When storing or using Liquid Nitrogen, Helium, CO2, or Argon cylinders in a confined space, what are the potential risks? Gas leaks are the most common, requiring the need for an oxygen deficiency monitor for protecting employees in the workplace. With inert cryogenic gases, loose or broken fittings can leak gas into a room displacing oxygen, causing impaired judgment or loss of life to workers. PureAire, one of the leading suppliers of Oxygen Deficiency Monitors uses a non-depleting zirconium oxide sensor that has a 10+ year sensor life and requires no calibration or periodic maintenance.
“Cryogenics are mostly stored in confined spaces such as, offices, freezers, or hallways. One of the most overlooked additions to having LN2, He, Ar, or CO2 cylinders ranging from 25-250lbs is the O2 monitor. MSDS sheets all have a variation of information mentioning, high pressure and suffocation with No Odor1.” “In high concentrations, asphyxiation occurs with no warning. Symptoms may include loss of mobility/consciousness and must apply artificial respiration if breathing stopped2.”
The rapid release of nitrogen, and other various cryogenics possess absolutely zero signs of immediate danger. NIOSH, and OSHA states anything under 19.5% oxygen is considered hazardous, and a dangerous environment for employees. The earth is a wonderful source of calibrated oxygen and we breath 20.9% Oxygen. PureAire’s Oxygen detector is one of the most widely used real time monitors for detecting leaks among cryogenic gas cylinders in storage rooms. If a gas spill or leak occurs, PureAire’s Oxygen monitor is designed to turn on strobes and audible alarms to warn workers to evacuate the location. It also has built-in relays that can active ventilation fans to bring in fresh air.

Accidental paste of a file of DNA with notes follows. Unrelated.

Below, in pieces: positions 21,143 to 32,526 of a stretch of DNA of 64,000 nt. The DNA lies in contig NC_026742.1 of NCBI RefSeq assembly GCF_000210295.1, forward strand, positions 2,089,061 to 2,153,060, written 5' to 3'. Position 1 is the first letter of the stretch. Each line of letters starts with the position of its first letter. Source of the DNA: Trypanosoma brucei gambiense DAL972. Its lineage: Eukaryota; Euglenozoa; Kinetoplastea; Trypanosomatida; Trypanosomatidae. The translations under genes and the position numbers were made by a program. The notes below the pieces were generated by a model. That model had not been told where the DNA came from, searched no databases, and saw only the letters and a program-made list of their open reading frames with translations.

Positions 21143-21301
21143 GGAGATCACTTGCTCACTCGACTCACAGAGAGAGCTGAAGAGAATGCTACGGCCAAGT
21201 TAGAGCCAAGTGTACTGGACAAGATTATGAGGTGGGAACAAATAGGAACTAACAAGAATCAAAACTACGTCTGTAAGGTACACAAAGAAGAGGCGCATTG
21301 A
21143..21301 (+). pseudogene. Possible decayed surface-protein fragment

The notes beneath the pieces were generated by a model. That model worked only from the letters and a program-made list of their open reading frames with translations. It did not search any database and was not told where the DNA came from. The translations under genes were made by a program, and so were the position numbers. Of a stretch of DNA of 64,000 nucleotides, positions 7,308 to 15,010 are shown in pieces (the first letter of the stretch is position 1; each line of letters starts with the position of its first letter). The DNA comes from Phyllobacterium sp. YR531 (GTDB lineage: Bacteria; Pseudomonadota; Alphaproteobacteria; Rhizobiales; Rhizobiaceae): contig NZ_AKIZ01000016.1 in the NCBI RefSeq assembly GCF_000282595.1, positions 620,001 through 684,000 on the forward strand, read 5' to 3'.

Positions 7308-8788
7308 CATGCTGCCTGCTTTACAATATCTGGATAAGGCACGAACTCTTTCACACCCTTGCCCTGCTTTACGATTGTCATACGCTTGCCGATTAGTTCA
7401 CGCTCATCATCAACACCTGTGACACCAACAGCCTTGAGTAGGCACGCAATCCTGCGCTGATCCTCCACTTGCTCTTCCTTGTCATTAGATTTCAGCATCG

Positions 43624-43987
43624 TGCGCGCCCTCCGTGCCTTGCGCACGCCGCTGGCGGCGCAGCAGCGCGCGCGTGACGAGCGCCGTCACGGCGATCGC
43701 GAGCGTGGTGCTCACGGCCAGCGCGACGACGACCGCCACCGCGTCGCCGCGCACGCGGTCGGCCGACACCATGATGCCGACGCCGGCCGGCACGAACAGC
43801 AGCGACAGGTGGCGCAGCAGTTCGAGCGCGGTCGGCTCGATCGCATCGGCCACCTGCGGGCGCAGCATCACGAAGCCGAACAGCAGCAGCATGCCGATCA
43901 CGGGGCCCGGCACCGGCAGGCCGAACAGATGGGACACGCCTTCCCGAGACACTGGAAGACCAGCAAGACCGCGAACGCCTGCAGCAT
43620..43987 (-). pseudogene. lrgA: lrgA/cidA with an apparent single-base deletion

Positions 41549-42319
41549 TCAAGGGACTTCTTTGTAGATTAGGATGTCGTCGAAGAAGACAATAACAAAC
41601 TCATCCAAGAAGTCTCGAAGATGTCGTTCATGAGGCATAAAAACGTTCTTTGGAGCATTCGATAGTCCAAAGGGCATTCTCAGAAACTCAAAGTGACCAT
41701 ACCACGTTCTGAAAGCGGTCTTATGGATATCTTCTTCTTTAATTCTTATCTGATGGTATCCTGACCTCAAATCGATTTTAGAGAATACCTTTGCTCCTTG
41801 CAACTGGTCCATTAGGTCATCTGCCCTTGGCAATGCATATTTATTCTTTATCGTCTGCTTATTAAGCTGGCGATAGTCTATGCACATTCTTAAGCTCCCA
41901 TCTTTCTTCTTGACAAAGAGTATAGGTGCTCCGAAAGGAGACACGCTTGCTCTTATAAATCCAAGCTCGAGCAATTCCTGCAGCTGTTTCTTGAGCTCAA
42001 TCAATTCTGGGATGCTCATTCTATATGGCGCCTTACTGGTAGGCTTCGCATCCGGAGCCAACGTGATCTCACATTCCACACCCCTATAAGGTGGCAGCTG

PureAire’s Oxygen monitor uses a 10+ year zirconium sensor. The monitor requires zero maintenance, and calibration because of its non-depleting long life sensor. Built in “supervised watchdog” software continuously monitors all instrument functions 24-7. PureAire’s Oxygen monitor is not affected by humidity, temperature, or changes in barometric pressure. Rapidly changing barometric pressure changes from thunderstorms will not disrupt PureAire’s Oxygen Deficiency Monitor. The majority of oxygen deficiency monitors sold use depleting electrochemical sensors that need complete replacement frequently. PureAire’s Oxygen monitor can save up to $400 annually in replaceable sensors.
Please read more about PureAire Monitoring Systems products at www.PureAireMonitoring.com or call 1-888-788-8050.
1) Air Liquide. (2009). GENERALITIES:N2 THE PROTECTIVE GAS http://encyclopedia.airliquide.com/Encyclopedia.asp?GasID=5#GeneralData
2) Irish Oxygen. (October 10, 2007). Nitrogen MATERIAL SAFETY DATA SHEET. http://www.irishoxygen.com/msds/ioc-msds-nitrogen.pdf